A variety of projection techniques were tried, involving lenses from a projection clock, a magnifying glass, and a Google Cardboard clone. Sadly none of these lenses had the required focal length. Eventually the slide viewer was chosen because it was pointed out that the OLED screen was about the same size as a photographic slide.
Slide viewers are part of the familiar ephemera of the analog era that most people over 60 may still have taking up drawer space somewhere but may well be completely alien to anyone under about 30. They were a magnification system packaged up into a console usually styled to look something like a small portable TV of the day, and different models had built-in battery lights, or collected ambient light with a mirror. The screen was usually a large rectangular lens about 100mm(4″) diagonal.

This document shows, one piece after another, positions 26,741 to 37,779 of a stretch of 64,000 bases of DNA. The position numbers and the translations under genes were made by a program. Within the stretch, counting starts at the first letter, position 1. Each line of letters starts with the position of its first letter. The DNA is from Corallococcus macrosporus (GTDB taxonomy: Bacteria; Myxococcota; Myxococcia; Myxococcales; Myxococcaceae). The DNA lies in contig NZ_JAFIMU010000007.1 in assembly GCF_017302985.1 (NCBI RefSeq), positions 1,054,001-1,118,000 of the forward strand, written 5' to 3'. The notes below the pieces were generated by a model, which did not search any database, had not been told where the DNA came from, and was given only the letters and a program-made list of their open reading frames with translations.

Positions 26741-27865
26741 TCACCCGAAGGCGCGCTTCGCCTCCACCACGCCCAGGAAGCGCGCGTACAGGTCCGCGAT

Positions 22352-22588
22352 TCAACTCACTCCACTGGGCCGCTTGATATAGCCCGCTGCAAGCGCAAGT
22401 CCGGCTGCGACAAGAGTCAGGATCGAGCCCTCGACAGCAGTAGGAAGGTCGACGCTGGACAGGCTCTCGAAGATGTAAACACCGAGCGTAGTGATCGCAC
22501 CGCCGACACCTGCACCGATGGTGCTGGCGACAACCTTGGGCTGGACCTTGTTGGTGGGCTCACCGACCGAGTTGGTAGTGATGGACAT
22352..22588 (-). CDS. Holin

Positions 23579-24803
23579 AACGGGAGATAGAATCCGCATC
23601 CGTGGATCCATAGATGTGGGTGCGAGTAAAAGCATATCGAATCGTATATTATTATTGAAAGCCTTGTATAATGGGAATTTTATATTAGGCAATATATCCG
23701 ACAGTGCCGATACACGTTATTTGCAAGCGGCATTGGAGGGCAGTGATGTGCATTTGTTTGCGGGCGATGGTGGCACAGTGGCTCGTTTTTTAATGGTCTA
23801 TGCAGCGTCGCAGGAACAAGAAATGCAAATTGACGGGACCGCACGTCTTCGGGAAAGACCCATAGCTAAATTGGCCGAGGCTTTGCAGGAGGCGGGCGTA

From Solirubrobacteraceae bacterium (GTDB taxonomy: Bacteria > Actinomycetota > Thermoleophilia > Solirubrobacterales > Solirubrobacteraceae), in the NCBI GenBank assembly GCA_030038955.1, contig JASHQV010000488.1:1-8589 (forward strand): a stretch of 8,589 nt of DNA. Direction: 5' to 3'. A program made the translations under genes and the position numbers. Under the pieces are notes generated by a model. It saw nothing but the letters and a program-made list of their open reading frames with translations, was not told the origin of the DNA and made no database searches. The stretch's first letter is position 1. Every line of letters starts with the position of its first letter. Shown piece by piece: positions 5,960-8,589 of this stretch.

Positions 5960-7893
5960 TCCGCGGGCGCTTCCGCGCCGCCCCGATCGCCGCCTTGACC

[Kris]’s Vistarama slide viewer came via eBay. It’s not the smallest of viewers, other models folded their light paths with mirrors, however the extra space meant that the Arduino fit easily. The OLED was placed where the slide would go, and its display appeared at just the right magnification and brightness. Job done, and looking rather stylish!
We’ve not featured a slide viewer before here at Hackaday, though we did recently feature a similar hack on an Ikea toy projector. We have however featured more than one digital conversion on a classic slide projector using LCD screens in place of the slide.
Via Robots and Dinosaurs makerspace, Sydney.